Millennials & Click Training
I am continually stymied by how little attention UI designers pay to my personal inconvenience. Today's user interfaces consume inordinate amounts of my time; as I click, click click, through innumerable menus and options to do my work. I have been trying to fathom how to understand why Millennials are in complete denial about the havoc they inflict upon us "old timers".
Temple Grandin says that the best way to train a pet is through the use of "click training". The point of this training method is to "charge" up a clicker (literally, a hand-held device that makes a clicking sound) with positive reinforcement and then reward the pet with those clicks when the pet performs as desired.
A couple of years ago, as I was struggling with the deployment of Office 2007, one of the Millennials on my firm's help desk told me, "... we don't mind clicking" as I told him that I was frustrated with the number of mouse clicks it took to perform common tasks. I was stunned by this statement, and I did not understand the comment. This post is the crystallisation of my thinking on this subject.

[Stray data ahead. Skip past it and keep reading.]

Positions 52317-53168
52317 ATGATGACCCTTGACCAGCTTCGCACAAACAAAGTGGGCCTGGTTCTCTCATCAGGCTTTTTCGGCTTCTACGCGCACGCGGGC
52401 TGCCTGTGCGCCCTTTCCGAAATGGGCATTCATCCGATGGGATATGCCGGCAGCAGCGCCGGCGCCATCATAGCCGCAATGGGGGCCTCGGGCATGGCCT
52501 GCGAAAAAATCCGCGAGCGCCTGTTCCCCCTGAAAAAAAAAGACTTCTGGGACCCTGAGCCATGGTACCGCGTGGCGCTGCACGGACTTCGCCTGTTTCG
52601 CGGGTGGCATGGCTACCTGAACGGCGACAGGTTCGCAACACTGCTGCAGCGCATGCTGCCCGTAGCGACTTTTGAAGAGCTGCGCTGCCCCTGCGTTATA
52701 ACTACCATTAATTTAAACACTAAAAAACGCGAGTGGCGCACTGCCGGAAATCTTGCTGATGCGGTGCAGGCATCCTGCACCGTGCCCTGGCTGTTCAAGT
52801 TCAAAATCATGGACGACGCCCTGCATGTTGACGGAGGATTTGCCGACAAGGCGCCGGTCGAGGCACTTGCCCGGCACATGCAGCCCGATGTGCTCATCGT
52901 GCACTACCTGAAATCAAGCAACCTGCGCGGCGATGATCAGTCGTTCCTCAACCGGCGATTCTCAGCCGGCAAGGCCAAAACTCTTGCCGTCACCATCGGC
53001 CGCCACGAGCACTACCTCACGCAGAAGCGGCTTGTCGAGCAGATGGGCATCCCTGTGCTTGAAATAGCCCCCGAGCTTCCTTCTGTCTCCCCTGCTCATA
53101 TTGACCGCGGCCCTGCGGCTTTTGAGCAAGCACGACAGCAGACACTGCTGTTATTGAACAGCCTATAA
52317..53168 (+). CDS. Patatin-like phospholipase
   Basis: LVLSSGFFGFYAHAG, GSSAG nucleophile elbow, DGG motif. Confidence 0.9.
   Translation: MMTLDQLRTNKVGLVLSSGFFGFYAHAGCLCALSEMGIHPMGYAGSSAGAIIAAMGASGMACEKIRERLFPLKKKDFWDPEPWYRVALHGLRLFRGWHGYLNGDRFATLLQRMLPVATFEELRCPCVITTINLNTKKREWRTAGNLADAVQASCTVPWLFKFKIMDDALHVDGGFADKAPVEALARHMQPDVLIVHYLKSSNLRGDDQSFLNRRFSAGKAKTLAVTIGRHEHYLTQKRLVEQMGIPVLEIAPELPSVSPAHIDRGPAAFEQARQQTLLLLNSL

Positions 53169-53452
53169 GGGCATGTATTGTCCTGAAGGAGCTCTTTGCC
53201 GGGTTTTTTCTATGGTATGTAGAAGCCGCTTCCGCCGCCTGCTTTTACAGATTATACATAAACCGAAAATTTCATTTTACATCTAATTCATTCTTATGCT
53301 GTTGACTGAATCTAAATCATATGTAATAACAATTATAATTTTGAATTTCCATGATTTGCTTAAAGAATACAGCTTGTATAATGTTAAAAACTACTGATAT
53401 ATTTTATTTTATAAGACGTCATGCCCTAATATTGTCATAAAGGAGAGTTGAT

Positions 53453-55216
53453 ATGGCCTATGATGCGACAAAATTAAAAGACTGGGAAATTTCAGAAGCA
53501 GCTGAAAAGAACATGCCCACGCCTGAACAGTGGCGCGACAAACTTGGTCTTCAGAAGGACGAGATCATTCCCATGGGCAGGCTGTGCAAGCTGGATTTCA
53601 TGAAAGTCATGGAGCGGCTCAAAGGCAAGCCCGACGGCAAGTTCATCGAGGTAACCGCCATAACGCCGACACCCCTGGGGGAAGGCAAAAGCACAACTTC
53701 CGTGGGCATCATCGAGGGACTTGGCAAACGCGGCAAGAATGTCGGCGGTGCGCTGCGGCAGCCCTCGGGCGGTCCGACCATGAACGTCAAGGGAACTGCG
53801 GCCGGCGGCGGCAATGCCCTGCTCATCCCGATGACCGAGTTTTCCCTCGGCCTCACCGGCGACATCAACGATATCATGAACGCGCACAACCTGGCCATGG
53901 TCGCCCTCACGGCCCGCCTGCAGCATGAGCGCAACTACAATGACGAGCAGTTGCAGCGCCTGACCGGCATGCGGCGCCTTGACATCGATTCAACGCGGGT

The help desk technician's comment made it evident to me that he had no comprehension of the frustration I was feeling as a result of my reduction in personal efficiency.
It struck me lately that Millennials like clicking their mouse. When a user interface requires them to click it has the same effect as when a pet hears a click from their owner's clicker. When a Millennial clicks 5 or 6 times to perform a task, they feel good. When I click more than once, I feel angry and frustrated.
Most of the time I spend using a computer is spent doing productive work. I don't play games on the computer. For me, the computer is a tool. As a result, for me, every wasted clicked is wasted time; and, I hate wasted time.
For Millennials, computers are mostly used for entertainment. As a result, each time they click their mouse they are building up positive feelings into the clicks; just like a pet stores up positive feelings in the master's clicker.
Product designers must throw off the clicker training and use rational efficiency measures when they design user interfaces; instead of relying upon how they "feel" as they use the interfaces they design. In other words, rational design must overtake emotional design.